My old screen porch was showing its age and replacing the screen and woodwork was in the back of my mine. The contractor who built the house made the back steps too steep, so they weren’t usable with my bad knees. I’d rather walk around to the garage instead of trying to climb up Mount Everest as I have come to call them. A few weeks back, that thought came to the front as my hooligans ripped up the screens trying to break into the house during a severe storm. Last year someone chased them around an old home site and location of a meth lab, and when they couldn’t run over them shot them with a shotgun. Since then they have been terrified of storms. Usually I’ll give them a melatonin to calm them just before a storm hits, but I was at work when the first storm hit and lost the screen in my new screen door and a window and a sliding screen door over the French doors. They want to be near Momma when storms come. I nailed a piece of plywood over the screen door and somehow during the next storm, they tore the screen up off on either side of the screen door and climbed in. I still haven’t figured out how that feat was done. The destruction was pictured in my last post. I had wanted to glass the porch in when I built but it wasn’t in the budget. I decided to check the cost of re-screening versus putting in windows and building a deck in front to move the hot tub out to make more room. So after comparing costs and the amount of use I would gain by creating a garden room, it was a no brainer.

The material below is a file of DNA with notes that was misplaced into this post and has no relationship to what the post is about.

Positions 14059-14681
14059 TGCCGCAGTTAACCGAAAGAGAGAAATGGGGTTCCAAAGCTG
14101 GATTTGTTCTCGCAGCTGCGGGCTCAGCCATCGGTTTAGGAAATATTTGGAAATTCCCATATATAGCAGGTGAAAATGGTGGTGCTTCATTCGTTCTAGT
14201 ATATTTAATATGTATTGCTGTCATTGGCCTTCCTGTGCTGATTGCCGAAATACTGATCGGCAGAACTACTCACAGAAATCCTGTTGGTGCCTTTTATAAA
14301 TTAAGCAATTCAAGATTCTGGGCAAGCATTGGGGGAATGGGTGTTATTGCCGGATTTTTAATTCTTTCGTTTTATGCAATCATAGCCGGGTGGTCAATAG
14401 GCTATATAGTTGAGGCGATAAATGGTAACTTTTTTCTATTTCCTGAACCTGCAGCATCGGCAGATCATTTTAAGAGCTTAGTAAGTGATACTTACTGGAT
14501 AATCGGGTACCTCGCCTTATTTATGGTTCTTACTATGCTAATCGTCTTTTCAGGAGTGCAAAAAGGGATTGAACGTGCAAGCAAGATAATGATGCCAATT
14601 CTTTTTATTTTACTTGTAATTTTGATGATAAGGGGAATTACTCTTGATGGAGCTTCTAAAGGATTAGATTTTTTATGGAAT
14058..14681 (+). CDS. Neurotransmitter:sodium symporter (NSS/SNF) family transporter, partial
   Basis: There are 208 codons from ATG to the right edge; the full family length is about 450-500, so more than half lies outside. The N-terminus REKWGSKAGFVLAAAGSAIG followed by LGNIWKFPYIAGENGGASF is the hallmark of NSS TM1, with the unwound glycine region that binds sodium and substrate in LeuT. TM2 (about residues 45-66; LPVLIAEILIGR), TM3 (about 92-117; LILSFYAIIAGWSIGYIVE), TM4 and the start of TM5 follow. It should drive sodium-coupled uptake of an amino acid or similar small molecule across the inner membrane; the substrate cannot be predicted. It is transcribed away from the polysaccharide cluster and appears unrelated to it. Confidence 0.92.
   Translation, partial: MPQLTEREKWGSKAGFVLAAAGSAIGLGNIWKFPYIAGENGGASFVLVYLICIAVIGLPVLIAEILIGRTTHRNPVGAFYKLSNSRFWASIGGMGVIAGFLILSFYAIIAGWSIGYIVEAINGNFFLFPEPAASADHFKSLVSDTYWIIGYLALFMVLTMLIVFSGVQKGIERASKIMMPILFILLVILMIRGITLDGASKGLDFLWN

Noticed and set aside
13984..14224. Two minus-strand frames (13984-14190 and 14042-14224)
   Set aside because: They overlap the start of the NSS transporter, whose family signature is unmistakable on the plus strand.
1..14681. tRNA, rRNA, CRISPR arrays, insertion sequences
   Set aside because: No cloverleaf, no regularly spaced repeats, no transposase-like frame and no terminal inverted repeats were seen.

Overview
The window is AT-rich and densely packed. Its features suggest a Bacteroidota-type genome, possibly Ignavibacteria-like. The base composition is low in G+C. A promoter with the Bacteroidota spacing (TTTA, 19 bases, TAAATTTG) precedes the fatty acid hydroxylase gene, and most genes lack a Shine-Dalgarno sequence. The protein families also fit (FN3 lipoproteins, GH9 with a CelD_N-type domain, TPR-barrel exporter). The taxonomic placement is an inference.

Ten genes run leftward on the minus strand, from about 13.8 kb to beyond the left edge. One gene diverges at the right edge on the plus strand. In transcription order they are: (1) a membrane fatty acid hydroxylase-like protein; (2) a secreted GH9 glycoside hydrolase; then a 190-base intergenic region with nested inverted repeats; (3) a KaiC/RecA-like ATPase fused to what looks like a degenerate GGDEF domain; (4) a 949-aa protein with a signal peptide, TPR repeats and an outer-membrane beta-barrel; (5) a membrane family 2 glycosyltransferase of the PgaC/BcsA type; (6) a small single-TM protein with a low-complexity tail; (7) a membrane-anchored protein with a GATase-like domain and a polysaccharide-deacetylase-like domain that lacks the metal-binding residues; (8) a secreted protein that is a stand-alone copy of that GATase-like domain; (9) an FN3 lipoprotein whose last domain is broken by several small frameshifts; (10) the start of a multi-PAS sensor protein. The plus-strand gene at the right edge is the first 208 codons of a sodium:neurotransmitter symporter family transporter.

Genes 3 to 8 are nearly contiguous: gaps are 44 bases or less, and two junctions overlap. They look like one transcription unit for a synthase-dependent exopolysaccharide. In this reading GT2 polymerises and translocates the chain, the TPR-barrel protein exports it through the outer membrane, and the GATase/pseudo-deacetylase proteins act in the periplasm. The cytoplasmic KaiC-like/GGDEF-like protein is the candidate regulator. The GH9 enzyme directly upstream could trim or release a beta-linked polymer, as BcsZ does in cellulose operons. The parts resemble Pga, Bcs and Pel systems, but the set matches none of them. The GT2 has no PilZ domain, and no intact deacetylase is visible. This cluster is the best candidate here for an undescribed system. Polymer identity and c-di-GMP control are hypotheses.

The deck is up, the window openings are framed up and the windows are ordered. Cement board was installed over the flooring waiting for me to lay the tile. Now each box of ten tiles weighs around 50 pounds, or so it seems. We calculated that it would take around 21 boxes and three bags of mortar to do the room. Now to get the 21 boxes of tile and three bags of mortar up seven steps to the top of the deck and into the garden room area. I told myself one you get the truck unloaded you can eat lunch. I’m standing there counting steps and thinking about bad knees going up seven steps with a fifty pound load twenty four times on a bad knee when Mom comes over and says something about using the loader.